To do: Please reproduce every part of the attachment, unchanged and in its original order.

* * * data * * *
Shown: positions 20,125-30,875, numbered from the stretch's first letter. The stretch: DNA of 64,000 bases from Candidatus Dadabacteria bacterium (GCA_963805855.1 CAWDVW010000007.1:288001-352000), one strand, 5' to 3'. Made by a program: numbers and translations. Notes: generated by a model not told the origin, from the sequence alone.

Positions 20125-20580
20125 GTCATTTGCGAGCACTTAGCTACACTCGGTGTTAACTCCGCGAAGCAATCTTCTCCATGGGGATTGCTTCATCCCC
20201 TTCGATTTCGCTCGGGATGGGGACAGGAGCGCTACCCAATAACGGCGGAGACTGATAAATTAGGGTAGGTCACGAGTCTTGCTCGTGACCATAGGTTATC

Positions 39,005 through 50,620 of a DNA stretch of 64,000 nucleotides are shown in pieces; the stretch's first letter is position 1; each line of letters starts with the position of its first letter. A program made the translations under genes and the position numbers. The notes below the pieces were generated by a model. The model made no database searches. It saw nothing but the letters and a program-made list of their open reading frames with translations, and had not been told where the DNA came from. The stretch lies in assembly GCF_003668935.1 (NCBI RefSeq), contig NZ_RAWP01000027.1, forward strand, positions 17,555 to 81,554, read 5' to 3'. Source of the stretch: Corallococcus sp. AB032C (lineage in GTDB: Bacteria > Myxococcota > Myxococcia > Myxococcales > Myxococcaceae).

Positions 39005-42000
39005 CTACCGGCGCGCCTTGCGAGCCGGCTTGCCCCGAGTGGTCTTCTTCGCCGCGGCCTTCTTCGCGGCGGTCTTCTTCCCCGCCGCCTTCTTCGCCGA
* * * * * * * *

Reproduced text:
Shown: positions 20,125-30,875, numbered from the stretch's first letter. The stretch: DNA of 64,000 bases from Candidatus Dadabacteria bacterium (GCA_963805855.1 CAWDVW010000007.1:288001-352000), one strand, 5' to 3'. Made by a program: numbers and translations. Notes: generated by a model not told the origin, from the sequence alone.

Positions 20125-20580
20125 GTCATTTGCGAGCACTTAGCTACACTCGGTGTTAACTCCGCGAAGCAATCTTCTCCATGGGGATTGCTTCATCCCC
20201 TTCGATTTCGCTCGGGATGGGGACAGGAGCGCTACCCAATAACGGCGGAGACTGATAAATTAGGGTAGGTCACGAGTCTTGCTCGTGACCATAGGTTATC

Positions 39,005 through 50,620 of a DNA stretch of 64,000 nucleotides are shown in pieces; the stretch's first letter is position 1; each line of letters starts with the position of its first letter. A program made the translations under genes and the position numbers. The notes below the pieces were generated by a model. The model made no database searches. It saw nothing but the letters and a program-made list of their open reading frames with translations, and had not been told where the DNA came from. The stretch lies in assembly GCF_003668935.1 (NCBI RefSeq), contig NZ_RAWP01000027.1, forward strand, positions 17,555 to 81,554, read 5' to 3'. Source of the stretch: Corallococcus sp. AB032C (lineage in GTDB: Bacteria > Myxococcota > Myxococcia > Myxococcales > Myxococcaceae).

Positions 39005-42000
39005 CTACCGGCGCGCCTTGCGAGCCGGCTTGCCCCGAGTGGTCTTCTTCGCCGCGGCCTTCTTCGCGGCGGTCTTCTTCCCCGCCGCCTTCTTCGCCGA